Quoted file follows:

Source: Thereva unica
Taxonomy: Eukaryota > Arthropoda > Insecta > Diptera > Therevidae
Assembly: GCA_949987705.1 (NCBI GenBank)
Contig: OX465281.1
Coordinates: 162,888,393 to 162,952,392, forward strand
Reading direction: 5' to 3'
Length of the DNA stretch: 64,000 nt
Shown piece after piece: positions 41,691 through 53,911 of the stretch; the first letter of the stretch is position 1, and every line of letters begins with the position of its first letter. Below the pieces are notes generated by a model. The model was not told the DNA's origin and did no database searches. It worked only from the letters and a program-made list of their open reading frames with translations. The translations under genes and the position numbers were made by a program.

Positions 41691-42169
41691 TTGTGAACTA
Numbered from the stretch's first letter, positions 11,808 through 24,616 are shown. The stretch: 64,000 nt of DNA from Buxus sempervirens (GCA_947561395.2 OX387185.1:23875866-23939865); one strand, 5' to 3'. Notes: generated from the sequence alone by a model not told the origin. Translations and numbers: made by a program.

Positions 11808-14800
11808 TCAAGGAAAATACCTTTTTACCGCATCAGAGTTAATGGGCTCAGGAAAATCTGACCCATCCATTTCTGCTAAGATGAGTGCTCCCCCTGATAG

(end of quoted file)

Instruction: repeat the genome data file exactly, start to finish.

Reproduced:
Source: Thereva unica
Taxonomy: Eukaryota > Arthropoda > Insecta > Diptera > Therevidae
Assembly: GCA_949987705.1 (NCBI GenBank)
Contig: OX465281.1
Coordinates: 162,888,393 to 162,952,392, forward strand
Reading direction: 5' to 3'
Length of the DNA stretch: 64,000 nt
Shown piece after piece: positions 41,691 through 53,911 of the stretch; the first letter of the stretch is position 1, and every line of letters begins with the position of its first letter. Below the pieces are notes generated by a model. The model was not told the DNA's origin and did no database searches. It worked only from the letters and a program-made list of their open reading frames with translations. The translations under genes and the position numbers were made by a program.

Positions 41691-42169
41691 TTGTGAACTA
Numbered from the stretch's first letter, positions 11,808 through 24,616 are shown. The stretch: 64,000 nt of DNA from Buxus sempervirens (GCA_947561395.2 OX387185.1:23875866-23939865); one strand, 5' to 3'. Notes: generated from the sequence alone by a model not told the origin. Translations and numbers: made by a program.

Positions 11808-14800
11808 TCAAGGAAAATACCTTTTTACCGCATCAGAGTTAATGGGCTCAGGAAAATCTGACCCATCCATTTCTGCTAAGATGAGTGCTCCCCCTGATAG